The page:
Moto G (2014) review

The Moto G is dead! Long live the Moto G!

Moto G review
Same name, better specs - but a less inspiring phone

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When the original Motorola Moto G arrived in 2013, it blew us away. It made many of the budget phones of the time look like trash.

Does the 2014 edition make the same impact? Of course not. In some respects it's just a bigger version of the older phone, and one whose screen isn't quite as sharp.

Moto G review

However, a bigger screen does count for a lot to a lot of people, and the 2014 edition has a significantly better camera to boot.

It's also stayed at the top of our best budget smartphones list since it launched, so it must be doing something right, though it could get toppled by the new Moto G (2015).

We liked

Getting a 5-inch 720p screen and solid performance for under £150 makes the new Moto G cracking value, just like its predecessor.

The 8MP camera is fairly snappy and reliable, offering pretty good image quality among its peers.

Moto G review

The lean software 1GB RAM and Snapdragon 400 processor give the Moto G great general performance, with few signs this is an entry-level phone.

We disliked

While you couldn't ask for much more at the price, the screen is noticeably less sharp than the 4.5-inch Moto G as the 720p resolution is stretched over a larger area. The phone itself is a lot bigger too.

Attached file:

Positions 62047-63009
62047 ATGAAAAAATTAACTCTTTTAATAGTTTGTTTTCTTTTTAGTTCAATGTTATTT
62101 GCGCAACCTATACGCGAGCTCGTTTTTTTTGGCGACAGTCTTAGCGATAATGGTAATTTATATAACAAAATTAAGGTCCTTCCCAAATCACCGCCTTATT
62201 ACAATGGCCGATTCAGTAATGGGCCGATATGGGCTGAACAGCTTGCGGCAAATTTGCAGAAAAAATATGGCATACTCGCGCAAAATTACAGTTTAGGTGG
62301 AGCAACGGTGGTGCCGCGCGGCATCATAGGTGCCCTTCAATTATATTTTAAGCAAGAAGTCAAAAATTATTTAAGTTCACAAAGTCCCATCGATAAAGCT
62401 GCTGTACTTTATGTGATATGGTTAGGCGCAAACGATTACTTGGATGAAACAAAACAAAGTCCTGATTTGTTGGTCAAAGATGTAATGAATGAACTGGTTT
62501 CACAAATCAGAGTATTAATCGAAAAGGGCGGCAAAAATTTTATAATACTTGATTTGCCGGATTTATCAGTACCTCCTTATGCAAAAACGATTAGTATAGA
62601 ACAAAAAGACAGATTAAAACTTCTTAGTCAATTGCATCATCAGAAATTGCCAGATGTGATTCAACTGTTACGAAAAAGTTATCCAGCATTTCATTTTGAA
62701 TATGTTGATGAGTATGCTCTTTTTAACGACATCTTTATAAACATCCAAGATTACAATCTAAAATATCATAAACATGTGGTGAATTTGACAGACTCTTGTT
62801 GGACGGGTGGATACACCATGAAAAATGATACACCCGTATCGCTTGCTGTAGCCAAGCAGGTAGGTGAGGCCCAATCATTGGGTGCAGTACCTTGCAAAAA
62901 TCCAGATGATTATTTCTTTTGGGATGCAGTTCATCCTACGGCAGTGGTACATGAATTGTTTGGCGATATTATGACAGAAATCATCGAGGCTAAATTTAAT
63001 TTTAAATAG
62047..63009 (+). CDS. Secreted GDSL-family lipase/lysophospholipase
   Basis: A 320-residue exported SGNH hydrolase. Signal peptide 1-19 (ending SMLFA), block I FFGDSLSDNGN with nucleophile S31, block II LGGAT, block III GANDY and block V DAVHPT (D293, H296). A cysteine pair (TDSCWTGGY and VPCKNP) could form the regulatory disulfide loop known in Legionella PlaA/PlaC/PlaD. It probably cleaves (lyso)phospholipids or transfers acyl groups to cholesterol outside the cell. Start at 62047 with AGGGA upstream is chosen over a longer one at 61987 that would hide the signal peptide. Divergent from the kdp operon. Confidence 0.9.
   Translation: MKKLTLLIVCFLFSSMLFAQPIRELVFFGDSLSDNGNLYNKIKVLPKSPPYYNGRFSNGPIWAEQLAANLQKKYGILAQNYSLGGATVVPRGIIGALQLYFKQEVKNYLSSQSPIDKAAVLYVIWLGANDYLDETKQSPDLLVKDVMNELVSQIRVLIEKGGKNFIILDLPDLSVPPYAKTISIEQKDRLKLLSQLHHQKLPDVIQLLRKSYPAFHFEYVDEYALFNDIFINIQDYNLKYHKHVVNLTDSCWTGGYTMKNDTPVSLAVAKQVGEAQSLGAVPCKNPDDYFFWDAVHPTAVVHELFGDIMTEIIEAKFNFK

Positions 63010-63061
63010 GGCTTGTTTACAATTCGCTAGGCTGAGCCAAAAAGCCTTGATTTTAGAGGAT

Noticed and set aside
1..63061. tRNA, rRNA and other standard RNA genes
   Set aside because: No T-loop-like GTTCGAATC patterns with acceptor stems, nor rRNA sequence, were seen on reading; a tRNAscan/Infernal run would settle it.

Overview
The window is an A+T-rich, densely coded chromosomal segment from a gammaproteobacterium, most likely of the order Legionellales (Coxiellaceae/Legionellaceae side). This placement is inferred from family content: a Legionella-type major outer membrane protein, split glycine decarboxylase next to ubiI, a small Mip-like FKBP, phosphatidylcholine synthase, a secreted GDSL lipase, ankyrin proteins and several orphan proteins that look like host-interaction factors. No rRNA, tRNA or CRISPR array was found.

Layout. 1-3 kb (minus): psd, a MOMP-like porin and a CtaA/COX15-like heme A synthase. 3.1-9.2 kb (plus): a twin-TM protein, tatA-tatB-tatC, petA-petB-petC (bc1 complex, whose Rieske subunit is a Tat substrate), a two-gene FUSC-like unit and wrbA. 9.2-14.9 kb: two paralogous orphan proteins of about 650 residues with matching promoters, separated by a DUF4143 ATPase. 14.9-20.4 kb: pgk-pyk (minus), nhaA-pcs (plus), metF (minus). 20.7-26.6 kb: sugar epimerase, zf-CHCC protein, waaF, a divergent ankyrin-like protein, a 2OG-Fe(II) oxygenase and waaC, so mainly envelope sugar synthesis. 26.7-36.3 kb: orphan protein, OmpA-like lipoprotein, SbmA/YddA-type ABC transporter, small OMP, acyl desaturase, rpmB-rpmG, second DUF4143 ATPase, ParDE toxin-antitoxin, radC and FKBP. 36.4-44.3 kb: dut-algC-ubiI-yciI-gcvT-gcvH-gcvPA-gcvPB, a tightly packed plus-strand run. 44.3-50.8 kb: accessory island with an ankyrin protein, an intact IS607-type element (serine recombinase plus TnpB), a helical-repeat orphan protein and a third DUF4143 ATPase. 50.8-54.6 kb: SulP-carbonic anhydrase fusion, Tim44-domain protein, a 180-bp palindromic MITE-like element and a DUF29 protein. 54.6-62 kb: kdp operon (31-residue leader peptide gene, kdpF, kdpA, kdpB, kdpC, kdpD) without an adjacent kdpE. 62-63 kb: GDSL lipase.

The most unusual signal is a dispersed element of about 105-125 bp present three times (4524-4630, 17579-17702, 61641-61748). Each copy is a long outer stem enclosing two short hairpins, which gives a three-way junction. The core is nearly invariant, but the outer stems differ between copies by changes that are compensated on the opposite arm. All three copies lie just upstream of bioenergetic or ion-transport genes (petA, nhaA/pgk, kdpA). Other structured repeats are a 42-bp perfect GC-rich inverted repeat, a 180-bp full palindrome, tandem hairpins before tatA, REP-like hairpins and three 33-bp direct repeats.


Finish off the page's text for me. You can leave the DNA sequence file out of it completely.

Battery life could be better. It's fine, but you don't get that nice stamina buffer to take you half-way through the second day unless you're careful about how you use the phone.

Final verdict

The 2014 edition is another cracking budget phone from Motorola. More screen space and a much better camera are worthwhile upgrades.

The design language has been maintained to a good level, and improved in some ways as well. The fact you've got the option of dual front-facing speakers is really nice, although you don't get the performance found in the HTC One M9 or the Sony Xperia Z3.

Then again, you're buying a phone that's 25% of the price. Not bad.

The microSD slot is a real boon given the lower storage spec of the handset, and with the 8GB of space not offering a lot of space for big apps and lots of photos.

It's not better in every respect as the phone is bigger, making it a bit less convenient, and the larger screen eats into stamina a bit. It's great, but it doesn't totally flatten the original Moto G.

What's more, the Moto G (2015) is right around the corner (having just been officially announced), so you may want to hold fire to see how Motorola improves it's already pretty impressive budget blower.

Andrew Williams

Andrew is a freelance journalist and has been writing and editing for some of the UK's top tech and lifestyle publications including TrustedReviews, Stuff, T3, TechRadar, Lifehacker and others.